String tension and gauge in relation to action...

Discussion in 'Strings [BG]' started by Evil Undead, Feb 16, 2014.


  1. Evil Undead

    Evil Undead

    Joined:
    Oct 31, 2009
    I wanted to have some opinions and/or facts from folks in the know.

    I've currently got my short scale bass strung with 40-95 gauge D'Addario NPS rounds. I don't mind the loose tension but find that I can't get my action as low as I want.

    Would moving up a gauge allow me to lower my action due to reduced flexibility? Maybe 45-100...

    Alternatively, are there any short or medium scale flatwounds that would enable me to keep the tension about the same as these 40-95 rounds? This particular bass is a bit trebly anyway (it's the Warwick corvette SS active, I wish I'd got the passive model, oh well) so it wouldn't hurt to tame it down a bit.

    I have knackered hands which is the reason for wanting to keep the tension lower. For comparison, 45-105 rounds on a long scale bass is too high tension for me.

    Thanks in advance, looking forward to hearing some views.
  2. Duckwater

    Duckwater

    Joined:
    May 10, 2010
    Location:
    USA, Washington
    45-100 rounds will be just as hard on your hands as a 45-105 set, the D & G strings are the killers tension wise. I'd recommend something like a 40-100 or 35-95 set of GHS Precision flatwounds(you can custom order a set here), or some TI flats if you can afford them, they are both round-core strings so they will have less stiffness and tension for their gauges. If you want some rounds that are similarly low tension, try some DR Sunbeams or Circle K strings.
  3. Evil Undead

    Evil Undead

    Joined:
    Oct 31, 2009
    Thanks for the reply. That's true, the D&G would be the same. I considered the custom light Chromes, 40-100, might be worth a try.

    Would the GHS flats not be too floppy, and not let me reduce the action?

    I heard that TI flats have fairly low tension for flats, but also heard that they are similar to same gauge rounds. The only SS flats they offer are 46-106, I think they'd be too much.
  4. Duckwater

    Duckwater

    Joined:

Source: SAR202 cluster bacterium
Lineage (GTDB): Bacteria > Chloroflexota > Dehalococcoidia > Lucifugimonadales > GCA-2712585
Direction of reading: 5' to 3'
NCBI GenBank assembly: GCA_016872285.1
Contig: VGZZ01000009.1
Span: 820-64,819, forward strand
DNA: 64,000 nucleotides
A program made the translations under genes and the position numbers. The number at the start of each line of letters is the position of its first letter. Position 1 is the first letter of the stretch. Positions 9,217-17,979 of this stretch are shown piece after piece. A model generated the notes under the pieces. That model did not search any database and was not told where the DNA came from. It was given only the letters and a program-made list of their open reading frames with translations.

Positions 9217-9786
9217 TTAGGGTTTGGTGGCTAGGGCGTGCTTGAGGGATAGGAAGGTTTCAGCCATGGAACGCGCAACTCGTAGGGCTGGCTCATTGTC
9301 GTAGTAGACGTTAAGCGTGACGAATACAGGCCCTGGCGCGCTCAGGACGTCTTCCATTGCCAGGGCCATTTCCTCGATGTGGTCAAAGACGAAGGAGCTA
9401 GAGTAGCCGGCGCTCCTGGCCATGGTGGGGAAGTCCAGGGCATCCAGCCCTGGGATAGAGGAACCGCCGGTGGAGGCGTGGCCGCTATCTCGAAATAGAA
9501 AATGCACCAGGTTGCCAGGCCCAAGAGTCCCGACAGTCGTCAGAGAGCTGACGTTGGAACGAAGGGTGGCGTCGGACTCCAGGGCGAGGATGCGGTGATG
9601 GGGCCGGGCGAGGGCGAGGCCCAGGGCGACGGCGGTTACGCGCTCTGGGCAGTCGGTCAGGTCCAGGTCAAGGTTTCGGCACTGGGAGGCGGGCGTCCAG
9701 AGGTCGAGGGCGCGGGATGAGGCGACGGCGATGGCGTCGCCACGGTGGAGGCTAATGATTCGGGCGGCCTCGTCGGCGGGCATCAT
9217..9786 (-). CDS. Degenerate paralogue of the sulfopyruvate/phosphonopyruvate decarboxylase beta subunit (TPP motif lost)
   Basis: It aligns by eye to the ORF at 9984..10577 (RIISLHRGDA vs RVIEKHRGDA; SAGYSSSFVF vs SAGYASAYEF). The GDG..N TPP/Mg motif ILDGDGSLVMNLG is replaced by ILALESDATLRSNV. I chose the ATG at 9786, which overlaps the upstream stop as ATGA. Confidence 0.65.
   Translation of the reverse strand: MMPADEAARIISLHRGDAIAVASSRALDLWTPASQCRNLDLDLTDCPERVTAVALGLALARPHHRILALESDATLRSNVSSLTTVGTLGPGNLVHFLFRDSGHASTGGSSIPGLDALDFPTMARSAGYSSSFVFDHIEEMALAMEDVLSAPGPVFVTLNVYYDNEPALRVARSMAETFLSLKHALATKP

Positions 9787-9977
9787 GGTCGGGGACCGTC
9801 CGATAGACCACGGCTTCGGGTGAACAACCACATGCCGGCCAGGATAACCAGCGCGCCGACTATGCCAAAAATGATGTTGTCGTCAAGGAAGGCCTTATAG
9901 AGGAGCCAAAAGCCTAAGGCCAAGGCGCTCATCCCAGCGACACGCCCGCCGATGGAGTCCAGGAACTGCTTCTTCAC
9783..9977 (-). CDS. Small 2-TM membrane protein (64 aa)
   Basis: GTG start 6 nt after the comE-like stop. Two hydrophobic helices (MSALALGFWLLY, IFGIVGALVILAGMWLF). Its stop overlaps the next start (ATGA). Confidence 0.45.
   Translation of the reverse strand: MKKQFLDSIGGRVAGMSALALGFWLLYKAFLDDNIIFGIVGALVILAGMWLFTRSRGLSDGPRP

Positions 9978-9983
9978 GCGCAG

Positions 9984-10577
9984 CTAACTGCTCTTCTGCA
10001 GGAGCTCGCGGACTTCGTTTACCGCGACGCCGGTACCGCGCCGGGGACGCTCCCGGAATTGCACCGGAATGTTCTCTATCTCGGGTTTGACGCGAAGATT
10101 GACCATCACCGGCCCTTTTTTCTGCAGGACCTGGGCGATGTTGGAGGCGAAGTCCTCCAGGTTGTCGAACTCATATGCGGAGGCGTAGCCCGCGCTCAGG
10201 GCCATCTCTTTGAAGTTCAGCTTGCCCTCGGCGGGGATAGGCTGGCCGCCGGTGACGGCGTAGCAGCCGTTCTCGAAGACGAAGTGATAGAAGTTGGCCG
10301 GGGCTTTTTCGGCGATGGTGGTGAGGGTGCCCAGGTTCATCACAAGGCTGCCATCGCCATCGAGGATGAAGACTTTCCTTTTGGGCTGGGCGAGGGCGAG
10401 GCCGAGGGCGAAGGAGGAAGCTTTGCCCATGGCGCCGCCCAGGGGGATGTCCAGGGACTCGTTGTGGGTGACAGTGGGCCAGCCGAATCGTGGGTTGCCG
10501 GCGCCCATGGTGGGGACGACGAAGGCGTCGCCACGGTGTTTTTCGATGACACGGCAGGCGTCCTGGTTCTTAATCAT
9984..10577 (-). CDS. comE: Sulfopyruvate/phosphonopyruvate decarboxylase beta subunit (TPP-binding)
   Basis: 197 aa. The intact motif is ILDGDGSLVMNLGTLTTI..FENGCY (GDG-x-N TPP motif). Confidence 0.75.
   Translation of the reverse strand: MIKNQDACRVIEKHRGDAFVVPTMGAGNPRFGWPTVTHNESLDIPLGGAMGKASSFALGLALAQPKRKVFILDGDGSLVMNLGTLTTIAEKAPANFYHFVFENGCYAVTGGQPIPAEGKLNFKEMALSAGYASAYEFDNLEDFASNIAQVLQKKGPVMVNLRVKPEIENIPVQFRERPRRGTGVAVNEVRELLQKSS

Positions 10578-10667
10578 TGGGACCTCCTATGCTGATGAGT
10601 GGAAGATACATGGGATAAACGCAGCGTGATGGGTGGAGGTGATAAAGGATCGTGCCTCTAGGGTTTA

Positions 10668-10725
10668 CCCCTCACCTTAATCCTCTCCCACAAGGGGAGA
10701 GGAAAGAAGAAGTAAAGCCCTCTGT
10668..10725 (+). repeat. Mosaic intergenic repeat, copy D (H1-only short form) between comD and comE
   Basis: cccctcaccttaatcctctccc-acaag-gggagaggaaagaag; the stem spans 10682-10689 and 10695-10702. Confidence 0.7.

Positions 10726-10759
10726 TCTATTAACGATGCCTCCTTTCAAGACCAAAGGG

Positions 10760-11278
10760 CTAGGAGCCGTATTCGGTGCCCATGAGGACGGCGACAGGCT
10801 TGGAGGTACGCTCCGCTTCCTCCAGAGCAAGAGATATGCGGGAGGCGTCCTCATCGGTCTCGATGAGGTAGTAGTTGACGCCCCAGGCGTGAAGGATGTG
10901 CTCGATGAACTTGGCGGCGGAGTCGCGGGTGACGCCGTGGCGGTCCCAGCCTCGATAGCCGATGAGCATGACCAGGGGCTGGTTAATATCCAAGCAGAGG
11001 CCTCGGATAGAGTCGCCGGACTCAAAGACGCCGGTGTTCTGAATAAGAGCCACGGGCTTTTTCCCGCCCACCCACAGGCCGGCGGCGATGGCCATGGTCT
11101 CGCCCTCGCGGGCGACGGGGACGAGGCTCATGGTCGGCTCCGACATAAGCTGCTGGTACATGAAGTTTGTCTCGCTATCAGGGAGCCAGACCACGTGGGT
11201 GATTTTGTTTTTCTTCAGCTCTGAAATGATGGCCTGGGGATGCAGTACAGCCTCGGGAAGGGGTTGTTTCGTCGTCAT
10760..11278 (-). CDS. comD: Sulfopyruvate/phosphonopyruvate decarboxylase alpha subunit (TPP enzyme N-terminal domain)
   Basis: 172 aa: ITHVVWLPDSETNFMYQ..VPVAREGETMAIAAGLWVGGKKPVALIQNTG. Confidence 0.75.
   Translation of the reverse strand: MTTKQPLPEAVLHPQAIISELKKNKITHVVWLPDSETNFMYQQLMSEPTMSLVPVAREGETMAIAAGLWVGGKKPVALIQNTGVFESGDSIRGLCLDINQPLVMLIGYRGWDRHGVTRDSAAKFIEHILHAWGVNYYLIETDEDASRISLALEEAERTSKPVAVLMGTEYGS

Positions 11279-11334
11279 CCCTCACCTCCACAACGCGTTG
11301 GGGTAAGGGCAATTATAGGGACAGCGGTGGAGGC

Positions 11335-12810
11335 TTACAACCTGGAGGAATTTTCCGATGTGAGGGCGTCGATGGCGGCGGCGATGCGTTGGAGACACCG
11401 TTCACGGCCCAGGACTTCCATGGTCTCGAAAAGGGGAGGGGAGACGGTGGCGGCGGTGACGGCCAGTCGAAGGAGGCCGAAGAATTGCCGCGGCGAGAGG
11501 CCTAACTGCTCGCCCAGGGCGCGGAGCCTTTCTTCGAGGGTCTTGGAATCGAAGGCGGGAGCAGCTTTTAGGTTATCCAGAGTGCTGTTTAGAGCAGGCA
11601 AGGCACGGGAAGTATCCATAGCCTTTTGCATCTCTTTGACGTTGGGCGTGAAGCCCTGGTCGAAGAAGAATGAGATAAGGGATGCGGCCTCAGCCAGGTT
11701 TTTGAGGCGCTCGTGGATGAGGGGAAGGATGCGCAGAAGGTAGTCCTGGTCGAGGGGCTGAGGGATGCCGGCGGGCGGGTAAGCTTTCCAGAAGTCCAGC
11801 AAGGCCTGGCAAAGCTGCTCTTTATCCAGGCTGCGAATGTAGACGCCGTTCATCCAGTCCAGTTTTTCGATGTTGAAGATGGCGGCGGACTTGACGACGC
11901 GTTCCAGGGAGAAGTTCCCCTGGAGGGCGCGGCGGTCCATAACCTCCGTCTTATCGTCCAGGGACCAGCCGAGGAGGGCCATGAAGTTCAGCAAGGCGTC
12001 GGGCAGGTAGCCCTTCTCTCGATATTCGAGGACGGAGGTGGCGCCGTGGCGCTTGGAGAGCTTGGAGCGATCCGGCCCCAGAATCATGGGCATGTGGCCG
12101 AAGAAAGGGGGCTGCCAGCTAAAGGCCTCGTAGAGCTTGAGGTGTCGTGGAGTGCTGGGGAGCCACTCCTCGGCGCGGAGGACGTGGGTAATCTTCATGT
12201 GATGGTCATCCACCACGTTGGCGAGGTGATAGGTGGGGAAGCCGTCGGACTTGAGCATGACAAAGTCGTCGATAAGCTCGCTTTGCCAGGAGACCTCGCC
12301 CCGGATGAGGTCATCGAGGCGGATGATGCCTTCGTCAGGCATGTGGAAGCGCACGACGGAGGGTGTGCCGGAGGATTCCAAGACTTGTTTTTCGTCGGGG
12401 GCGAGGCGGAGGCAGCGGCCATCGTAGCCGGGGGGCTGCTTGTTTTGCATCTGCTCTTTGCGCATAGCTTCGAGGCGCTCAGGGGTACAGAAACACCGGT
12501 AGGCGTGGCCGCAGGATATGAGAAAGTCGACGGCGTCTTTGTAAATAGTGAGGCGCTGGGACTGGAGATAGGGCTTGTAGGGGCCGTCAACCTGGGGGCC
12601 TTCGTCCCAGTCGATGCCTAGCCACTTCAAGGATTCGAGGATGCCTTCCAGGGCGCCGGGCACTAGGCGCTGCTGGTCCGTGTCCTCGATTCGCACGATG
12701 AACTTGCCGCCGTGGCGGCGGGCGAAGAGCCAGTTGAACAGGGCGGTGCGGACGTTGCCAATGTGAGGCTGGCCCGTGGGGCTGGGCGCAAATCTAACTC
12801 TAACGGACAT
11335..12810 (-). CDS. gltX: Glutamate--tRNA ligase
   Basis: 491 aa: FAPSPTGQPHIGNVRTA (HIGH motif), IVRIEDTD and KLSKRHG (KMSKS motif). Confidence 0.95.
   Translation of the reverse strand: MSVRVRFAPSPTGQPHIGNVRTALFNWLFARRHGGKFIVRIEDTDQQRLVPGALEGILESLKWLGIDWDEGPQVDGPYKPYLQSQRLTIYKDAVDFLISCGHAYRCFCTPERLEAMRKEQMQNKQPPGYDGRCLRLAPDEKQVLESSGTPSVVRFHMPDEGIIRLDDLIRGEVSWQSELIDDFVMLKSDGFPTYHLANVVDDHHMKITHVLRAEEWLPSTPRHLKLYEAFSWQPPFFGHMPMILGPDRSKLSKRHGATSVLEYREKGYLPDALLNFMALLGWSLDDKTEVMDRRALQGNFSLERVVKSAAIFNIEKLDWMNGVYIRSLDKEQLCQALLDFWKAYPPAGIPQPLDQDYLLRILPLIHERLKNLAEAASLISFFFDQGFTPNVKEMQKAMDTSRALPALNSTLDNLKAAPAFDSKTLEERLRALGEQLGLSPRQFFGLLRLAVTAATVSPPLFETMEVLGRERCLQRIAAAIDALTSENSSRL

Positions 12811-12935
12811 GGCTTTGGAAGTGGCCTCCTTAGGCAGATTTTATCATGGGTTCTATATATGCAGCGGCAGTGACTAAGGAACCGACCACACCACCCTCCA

May 10, 2010
    Location:
    USA, Washington
    The 40-100 set of GHS flats would probably feel a bit floppy to most people just like the TIs do.(TIs are low tension, don't let the gauge fool you)

    I've played the 40-100 Chromes before and they were great but still a little stiff on the D&G for me to do the fast tappity-slappity stuff that I like to do, I got my action very low with them though. The GHS flats or TIs will most likely require a little higher action than hex core strings like Chromes, but IMO the round-core will make the strings easier to play than slightly lower action would. I don't know your hands though, it may be the opposite.
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  6. donn

    donn

    Joined:
    Mar 28, 2011
    Location:
    Seattle
    If it makes any difference, I'm pretty sure GHS flatwound strings are hex core.
  7. Rockin Mike

    Rockin Mike Supporting Member

    Joined:
    May 27, 2011
    Circle-K balanced tension sets offer such a variety of gauges that you can find a set that matches your tension requirements closely.

    Skip can recommend a set based on your requirements, saving a lot of time & money on trial & error.

    And they sound great. I would compare them to Rotosound Swing 66 nickels noting that the Circle K's are more consistent from string-to-string and they seem to last longer.

    I like 'em.
  8. Jon Moody

    Jon Moody Supporting Member

    Joined:
    Sep 9, 2007
    Location:
    Kalamazoo, MI
    Disclosures:
    Product Specialist, Marketing/Social Media: GHS Strings
    They are hex.

    The only string we make at the moment with a round core are the ones for the NS Design electric upright.
  9. Duckwater

    Duckwater

    Joined:
    May 10, 2010
    Location:
    USA, Washington
    Thanks. I've heard many times that they were round core and just assumed that is why they feel a little more flexible than other flats.
  10. markanini

    markanini

    Joined:
    Jun 25, 2008
    A simple thing I'd suggest you try is a .100 E with that 40-95 set.

    I'm not convinced higher gauges always help you get a lower action, it really depends on your playing style and each neck reacts differently to tension.
  11. gary m

    gary m

    Joined:
    Jan 17, 2011
    Location:
    Mid -Atlantic
    It might be worth mentioning Pyramid flats here as well. They have just a bit more tension than the GHS flats, yet they're not as stiff as Chromes. I prefer those for my short scale basses though they're a bit pricey. www.stringsandbeyond.com has consistently good prices for them if you're interested.
  12. Jon Moody

    Jon Moody Supporting Member

    Joined:
    Sep 9, 2007
    Location:
    Kalamazoo, MI
    Disclosures:
    Product Specialist, Marketing/Social Media: GHS Strings
    Nope, it's all in how they wind the ribbon wire over the core.

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